This is the second part of my review of Brian Zahnd’s teaching at The Meeting House. You can read Part 1 here. In this series I will be reviewing Zahnd’s sermon and a Roundtable podcast he participated in during his visit to The Meeting House in October of 2017.
His sermon was called “Bad Idea: The Bible Trumps Jesus” in which he argues for what can only be described as an incoherent view of Scripture and authority. To Zahnd, the Bible is inconsistent, contradictory, and contains erroneous “assumptions” about God. Because of this, he advocates that we interpret all of Scripture through the lens of Jesus.
In Part 1 I gave an overview of Zahnd’s message, and pointed out that he abuses the biblical story of Christ’s transfiguration.
In this post, I want to call attention to Zahnd’s use of a specific text, and point out that his incoherent view regarding the authority of Scripture forces him to be completely arbitrary in what he is willing to lend authority to.
Kids in a Cafeteria
To reinforce his point that Scripture is just an inconsistent, unreliable guide with varying levels of authority when it comes to revealing God’s character, Zahnd spends a considerable amount of time exegeting the story of the woman caught in adultery in John 7:53-8:11 (starting at 20:35). His argument amounts to accusing Jesus of ignoring or breaking the Law of Moses.
I am not necessarily criticizing anyone who would want to use this text for any reason, but Zahnd’s particular use of it only adds confusion to his already incoherent view of scriptural authority. I’ll explain.
Anyone familiar with this text, the Pericope Adulterae, knows that there is compelling evidence that it is not original to the New Testament. It is not in any of the earliest manuscripts. Even where it does appear in the manuscript record it contains variations within the text, appears in different places in John’s Gospel, and even appears in Luke in some manuscripts. Zahnd doesn’t acknowledge this fact at all. Nevertheless, Zahnd gives this particular text authoritative status in his attempt to argue that not all of Scripture is equally reliable and authoritative.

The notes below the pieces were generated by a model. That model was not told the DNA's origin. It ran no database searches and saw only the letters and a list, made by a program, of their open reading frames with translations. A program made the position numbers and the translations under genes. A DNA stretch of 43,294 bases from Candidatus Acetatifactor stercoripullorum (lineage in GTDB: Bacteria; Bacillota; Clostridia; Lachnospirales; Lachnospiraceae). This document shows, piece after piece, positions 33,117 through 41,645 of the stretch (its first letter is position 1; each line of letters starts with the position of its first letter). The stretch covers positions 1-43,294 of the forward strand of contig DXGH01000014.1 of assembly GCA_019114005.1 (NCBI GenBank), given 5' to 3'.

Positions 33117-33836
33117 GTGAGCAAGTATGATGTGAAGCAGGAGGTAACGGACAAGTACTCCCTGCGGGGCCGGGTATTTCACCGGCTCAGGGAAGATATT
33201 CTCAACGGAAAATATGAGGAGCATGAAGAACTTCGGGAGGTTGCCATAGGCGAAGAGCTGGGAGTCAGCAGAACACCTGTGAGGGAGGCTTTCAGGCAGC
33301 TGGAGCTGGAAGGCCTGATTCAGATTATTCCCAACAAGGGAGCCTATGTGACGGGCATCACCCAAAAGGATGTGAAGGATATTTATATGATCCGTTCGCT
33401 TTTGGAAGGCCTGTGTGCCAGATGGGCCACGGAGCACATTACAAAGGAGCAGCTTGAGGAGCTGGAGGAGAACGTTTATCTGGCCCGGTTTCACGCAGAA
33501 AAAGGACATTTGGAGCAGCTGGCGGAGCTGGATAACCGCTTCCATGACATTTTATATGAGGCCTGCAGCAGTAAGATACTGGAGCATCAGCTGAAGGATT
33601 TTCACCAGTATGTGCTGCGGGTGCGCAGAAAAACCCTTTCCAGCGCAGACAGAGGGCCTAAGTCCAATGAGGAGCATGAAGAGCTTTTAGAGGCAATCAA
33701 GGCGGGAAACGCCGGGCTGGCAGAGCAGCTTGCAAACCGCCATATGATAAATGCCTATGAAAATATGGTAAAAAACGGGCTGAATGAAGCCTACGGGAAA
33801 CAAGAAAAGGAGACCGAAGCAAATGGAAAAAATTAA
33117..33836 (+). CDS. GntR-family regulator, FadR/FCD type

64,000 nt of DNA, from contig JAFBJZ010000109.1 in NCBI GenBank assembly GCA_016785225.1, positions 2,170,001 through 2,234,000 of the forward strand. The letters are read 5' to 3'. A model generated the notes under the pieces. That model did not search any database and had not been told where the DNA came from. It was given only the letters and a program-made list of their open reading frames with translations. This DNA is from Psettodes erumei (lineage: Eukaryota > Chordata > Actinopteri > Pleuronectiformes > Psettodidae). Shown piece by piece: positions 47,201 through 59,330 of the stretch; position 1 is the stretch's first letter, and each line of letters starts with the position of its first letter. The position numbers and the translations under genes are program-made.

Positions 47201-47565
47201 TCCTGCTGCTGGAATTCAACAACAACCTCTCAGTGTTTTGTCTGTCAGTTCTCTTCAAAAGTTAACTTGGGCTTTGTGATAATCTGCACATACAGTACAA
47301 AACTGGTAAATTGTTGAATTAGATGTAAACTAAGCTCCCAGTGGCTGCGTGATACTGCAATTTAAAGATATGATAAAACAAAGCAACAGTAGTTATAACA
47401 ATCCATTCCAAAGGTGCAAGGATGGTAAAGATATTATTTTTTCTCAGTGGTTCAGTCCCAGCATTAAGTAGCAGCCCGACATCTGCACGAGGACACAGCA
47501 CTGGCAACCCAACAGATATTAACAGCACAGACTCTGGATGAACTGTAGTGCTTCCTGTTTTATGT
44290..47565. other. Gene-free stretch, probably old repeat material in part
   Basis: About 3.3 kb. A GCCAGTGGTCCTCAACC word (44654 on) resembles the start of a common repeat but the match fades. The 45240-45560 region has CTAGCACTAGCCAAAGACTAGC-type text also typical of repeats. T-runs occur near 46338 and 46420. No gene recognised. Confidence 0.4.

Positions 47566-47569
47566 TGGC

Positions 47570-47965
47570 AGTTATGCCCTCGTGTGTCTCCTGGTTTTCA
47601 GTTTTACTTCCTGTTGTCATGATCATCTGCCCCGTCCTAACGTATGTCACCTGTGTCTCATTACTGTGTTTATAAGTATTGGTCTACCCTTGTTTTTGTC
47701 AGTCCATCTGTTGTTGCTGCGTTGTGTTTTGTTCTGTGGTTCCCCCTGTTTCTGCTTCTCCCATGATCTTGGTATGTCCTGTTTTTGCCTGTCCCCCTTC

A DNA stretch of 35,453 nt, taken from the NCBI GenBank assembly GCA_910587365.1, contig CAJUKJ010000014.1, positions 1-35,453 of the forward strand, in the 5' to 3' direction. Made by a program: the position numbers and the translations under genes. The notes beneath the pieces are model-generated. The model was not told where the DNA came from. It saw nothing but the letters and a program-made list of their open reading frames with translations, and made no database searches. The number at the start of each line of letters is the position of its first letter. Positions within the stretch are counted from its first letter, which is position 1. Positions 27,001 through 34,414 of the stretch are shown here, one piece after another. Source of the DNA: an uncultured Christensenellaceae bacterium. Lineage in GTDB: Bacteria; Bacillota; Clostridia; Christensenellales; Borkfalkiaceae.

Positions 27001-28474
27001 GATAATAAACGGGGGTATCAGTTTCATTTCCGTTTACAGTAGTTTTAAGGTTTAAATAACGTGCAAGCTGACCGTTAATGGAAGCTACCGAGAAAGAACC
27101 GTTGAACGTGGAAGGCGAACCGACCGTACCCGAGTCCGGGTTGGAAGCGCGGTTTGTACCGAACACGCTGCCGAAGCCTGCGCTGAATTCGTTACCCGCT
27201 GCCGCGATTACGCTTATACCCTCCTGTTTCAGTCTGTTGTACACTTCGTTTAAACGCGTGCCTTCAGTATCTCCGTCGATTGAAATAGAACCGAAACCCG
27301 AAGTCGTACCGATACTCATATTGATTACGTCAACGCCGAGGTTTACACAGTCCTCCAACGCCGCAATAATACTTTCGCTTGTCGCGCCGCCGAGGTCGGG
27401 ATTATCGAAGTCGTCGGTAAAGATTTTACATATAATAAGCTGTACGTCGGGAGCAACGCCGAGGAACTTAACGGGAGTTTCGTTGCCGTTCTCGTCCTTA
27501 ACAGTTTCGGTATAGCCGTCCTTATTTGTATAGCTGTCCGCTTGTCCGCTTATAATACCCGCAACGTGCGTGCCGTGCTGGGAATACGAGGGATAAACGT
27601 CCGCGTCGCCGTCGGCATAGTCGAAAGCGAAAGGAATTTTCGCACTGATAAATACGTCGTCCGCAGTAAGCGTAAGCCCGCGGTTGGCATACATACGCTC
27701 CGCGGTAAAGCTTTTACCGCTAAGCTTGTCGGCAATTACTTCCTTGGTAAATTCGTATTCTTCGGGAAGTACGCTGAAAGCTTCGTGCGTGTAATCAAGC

Again I ask the question, by what standard do Zahnd and Cavey determine what is authoritative in Scripture and what is not? Obviously, some of it is and some is not. According to Zahnd, the Scriptures contain erroneous “assumptions”, so those texts are not authoritative or reliable even though they are considered God’s word. But, on the other hand, the Pericope Adulterae is treated as authoritative and apparently inerrant. Zahnd trusts that text to be truthful and uses it as authoritative to dismiss texts that actually belong in Scripture. WHY? All I’m looking for is a little clarity and consistency in how this is supposed to work on Cavey and Zahnd’s view.
You see, unless these guys can provide some objective standard by which they know what God intended to be taken as true, you and I have absolutely no means of actually testing their claims. Even if they were right, we could never know. Not only that, they have no way of defending their claims, either! The biblical command to test teaching by Scripture and reject what is false cannot possibly be obeyed on this irrational, incoherent view.
The way Zahnd and Cavey treat scriptural authority is like my kids in a cafeteria. They know what is attractive to them. They know which individual foods they enjoy. They run through the line just grabbing stuff they want and rejecting the stuff they don’t. Not having the maturity to assemble a meal that makes any sense, the end result is a bunch of stuff which individually may be tasty, but together it makes no sense whatsoever. It’s disgusting. No mature person with any knowledge and appreciation of a proper diet would find it appetizing.
Cavey and Zahnd give some texts authority because they like them and reject others because they don’t. I have yet to hear any clear, consistent reasoning as far as why they accept or reject any text. They never treat the Scriptures as a harmonious, consistent, coherent whole because they just don’t want to. It’s as simple as that. Since the Scriptures are actually consistent and coherent when everything taken into account, they just don’t take everything into account! Their theology thrives on making it appear that the Scripture is inconsistent and unclear.
It seems to me that this is what Scripture is talking about when it warns about false teachers who serve their own appetite. You can know them based on the fact that they teach contrary to biblical doctrine. They do not serve Jesus Christ, they serve their appetite, their desires, their preferences. They know ahead of time what they want their conclusions to be and they use the data however they have to to achieve their desired end. The heart of the naive, undiscerning hearer is deceived by their smooth talk and flattery. Paul warns us to watch out for people like this, identify them, and avoid them.
I appeal to you, brothers, to watch out for those who cause divisions and create obstacles contrary to the doctrine that you have been taught; avoid them. For such persons do not serve our Lord Christ, but their own appetites, and by smooth talk and flattery they deceive the hearts of the naive. – Romans 16:17-18
In the end, the view of scriptural authority promoted by Bruxy Cavey and Brian Zahnd is completely incoherent and indefensible. When your theology requires that you handle Scripture the way these men do, it is an admission that the Scripture does not support your position.
If you are expecting Zahnd’s message to make more sense as we go, you will be disappointed. Incoherence an inanity are the hallmarks of this message. Part 3 coming soon. (It’s posted now)